Two hours in, three of the friends pat stomachs and loosen belts and wait for their companion to finish while in the background the acrobats are about to start. Once the last spoonful is finished, the bill is totalled up and as is traditional in these moments, one threatens to pay for everyone, while someone else argues internally what possessed someone to order the very expensive wine. Money is paid, goodbyes and hugs are shared and everyone promises to be in touch and not leave it as long as the last time.
This sums up Tapestry. A game where there are so many over indulgences in the components that I’m not sure 2023 Jamey would be happy with the decisions made on the sheer amount of plastic that this game contains. There is a lot here that could be changed for much more innocuous cardboard chits, ones that maybe properly fit the spaces they are meant to cover on the individual player boards. It’s a baked Alaska with a sparkler sticking out of the top. It’s the entire restaurant staff dropping what they are doing for a Happy Birthday flash mob.
I’ve heard about civilisation imbalances and I totally understand it. There are clearly some powers that are going to give you an advantage over other players. I heard about the complaints about multiplayer solitaire and I also get it? The level of interaction here is minimal and completely not compulsory. You can spend an entire game doing your stuff and if you don’t try to explore the island and topple other players, then you’ll pretty much be making your own way through Tapestry. There are some conditions where you can’t upgrade a technology unless other players are at a certain level, but apart from that, this is very very euro.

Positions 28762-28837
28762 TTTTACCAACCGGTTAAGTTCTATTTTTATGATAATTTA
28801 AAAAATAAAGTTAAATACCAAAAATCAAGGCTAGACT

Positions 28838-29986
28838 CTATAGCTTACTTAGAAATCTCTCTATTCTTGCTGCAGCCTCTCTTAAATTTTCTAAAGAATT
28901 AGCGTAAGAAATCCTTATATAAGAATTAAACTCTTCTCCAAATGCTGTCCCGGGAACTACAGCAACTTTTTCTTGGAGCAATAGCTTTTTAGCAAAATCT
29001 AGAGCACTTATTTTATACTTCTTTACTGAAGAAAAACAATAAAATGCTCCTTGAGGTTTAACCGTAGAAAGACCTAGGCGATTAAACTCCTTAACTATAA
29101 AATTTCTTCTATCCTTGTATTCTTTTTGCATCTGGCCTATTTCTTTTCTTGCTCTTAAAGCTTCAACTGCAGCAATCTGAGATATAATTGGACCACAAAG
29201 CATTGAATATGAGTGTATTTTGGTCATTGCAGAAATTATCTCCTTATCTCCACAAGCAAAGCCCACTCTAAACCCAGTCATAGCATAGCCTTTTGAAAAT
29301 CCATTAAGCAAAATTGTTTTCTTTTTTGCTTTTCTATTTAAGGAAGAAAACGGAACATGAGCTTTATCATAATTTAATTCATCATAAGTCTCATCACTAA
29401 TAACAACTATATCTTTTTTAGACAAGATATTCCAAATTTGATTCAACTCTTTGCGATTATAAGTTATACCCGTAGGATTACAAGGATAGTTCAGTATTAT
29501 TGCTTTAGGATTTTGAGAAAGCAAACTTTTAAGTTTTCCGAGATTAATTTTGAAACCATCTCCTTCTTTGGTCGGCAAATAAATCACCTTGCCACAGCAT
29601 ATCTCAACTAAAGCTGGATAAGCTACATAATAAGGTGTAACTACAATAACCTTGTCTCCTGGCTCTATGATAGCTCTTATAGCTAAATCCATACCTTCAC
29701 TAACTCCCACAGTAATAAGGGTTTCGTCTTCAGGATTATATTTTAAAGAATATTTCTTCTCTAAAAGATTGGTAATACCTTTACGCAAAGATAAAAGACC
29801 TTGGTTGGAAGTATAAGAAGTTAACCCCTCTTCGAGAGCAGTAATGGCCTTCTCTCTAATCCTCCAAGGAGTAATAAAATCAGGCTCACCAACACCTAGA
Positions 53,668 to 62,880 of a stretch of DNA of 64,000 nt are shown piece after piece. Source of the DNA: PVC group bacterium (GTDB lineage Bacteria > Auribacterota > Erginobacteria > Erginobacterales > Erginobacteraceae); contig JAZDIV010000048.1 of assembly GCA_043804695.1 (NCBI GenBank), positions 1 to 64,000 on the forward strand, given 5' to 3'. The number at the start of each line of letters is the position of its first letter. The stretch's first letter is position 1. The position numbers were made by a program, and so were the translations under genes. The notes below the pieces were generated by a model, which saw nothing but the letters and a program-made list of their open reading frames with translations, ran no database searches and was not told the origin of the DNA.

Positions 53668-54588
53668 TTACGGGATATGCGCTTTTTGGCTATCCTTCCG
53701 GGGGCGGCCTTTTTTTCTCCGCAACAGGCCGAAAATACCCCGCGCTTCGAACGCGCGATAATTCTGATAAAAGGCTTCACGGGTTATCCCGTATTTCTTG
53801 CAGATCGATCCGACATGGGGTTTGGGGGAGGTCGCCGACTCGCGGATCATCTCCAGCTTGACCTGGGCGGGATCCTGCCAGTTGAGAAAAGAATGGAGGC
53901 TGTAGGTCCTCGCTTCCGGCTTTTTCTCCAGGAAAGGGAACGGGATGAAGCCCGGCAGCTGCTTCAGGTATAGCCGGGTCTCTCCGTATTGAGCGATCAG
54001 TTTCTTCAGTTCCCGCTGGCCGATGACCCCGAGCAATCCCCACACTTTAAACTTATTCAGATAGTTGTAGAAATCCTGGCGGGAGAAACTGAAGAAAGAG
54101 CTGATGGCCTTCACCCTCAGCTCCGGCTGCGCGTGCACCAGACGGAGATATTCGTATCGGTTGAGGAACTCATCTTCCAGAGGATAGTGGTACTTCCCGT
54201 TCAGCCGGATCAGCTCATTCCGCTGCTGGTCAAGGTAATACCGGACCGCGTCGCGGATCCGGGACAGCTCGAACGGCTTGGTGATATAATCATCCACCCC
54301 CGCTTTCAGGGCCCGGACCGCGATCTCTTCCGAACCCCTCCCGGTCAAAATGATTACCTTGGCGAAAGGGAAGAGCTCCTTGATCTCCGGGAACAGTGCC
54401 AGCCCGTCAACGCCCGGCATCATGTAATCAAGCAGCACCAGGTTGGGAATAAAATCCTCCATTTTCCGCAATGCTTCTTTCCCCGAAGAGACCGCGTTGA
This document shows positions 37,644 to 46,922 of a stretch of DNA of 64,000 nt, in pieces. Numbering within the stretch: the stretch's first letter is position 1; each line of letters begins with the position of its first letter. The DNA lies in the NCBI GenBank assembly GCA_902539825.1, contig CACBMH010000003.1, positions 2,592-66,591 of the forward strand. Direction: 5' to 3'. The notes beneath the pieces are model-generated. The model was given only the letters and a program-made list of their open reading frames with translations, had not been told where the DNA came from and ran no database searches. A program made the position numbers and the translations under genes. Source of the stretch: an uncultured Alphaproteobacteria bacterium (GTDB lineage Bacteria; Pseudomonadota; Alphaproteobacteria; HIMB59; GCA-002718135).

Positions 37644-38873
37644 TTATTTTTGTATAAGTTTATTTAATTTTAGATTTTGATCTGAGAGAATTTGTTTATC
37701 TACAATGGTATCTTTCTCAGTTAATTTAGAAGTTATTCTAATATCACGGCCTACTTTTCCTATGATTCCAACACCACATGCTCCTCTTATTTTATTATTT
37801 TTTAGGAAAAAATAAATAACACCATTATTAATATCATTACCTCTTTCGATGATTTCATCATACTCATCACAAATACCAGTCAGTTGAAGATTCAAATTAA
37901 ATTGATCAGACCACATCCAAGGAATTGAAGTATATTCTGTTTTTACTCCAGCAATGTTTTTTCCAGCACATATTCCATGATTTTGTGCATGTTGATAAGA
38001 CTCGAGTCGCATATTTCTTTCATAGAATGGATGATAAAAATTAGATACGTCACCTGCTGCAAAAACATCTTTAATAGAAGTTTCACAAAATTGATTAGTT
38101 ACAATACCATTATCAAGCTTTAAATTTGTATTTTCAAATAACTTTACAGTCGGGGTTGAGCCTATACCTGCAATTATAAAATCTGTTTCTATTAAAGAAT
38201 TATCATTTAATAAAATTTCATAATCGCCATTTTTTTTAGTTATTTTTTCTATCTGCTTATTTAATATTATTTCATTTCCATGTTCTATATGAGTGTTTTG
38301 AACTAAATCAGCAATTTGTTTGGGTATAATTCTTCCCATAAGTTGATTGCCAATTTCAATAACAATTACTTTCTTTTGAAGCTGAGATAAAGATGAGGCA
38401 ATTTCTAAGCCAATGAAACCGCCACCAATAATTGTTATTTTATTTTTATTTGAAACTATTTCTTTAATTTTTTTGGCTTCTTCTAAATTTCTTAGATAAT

For all of its presence on the table, Tapestry doesn’t demand as much of your concentration as potentially implies. Your moves are singular and mostly uncomplicated, with the income phase being the only point where you maybe need to stick the brain into second gear. There’s a few edge cases that come up on how to play as the four page rulebook explains a lot but doesn’t seem to explain everything as much as it could do.
Tapestry isn’t one of these games where you’ll sit around the board in a stony silence allowing people to work through their strategies in their heads. Its a game that comes with chat and caveats, in that if you’re clear to other players what they’re actually going to be playing as opposed to what they think they might be playing, then there’s a chance they’ll kick back, relax, and probably have a good time. It is like going some place fancy and posh and pinkies in the air when you drink the tea, and covering your mouth when you burp. Secretly you’re giggling, because we’re all just pretending its actually a ‘civilisation game’. Fun times.
This review is based on the retail version of the game provided to us by the designer and publisher at a discounted rate. We give a general overview of the gameplay and so not all of the mechanical aspects of the game may be mentioned.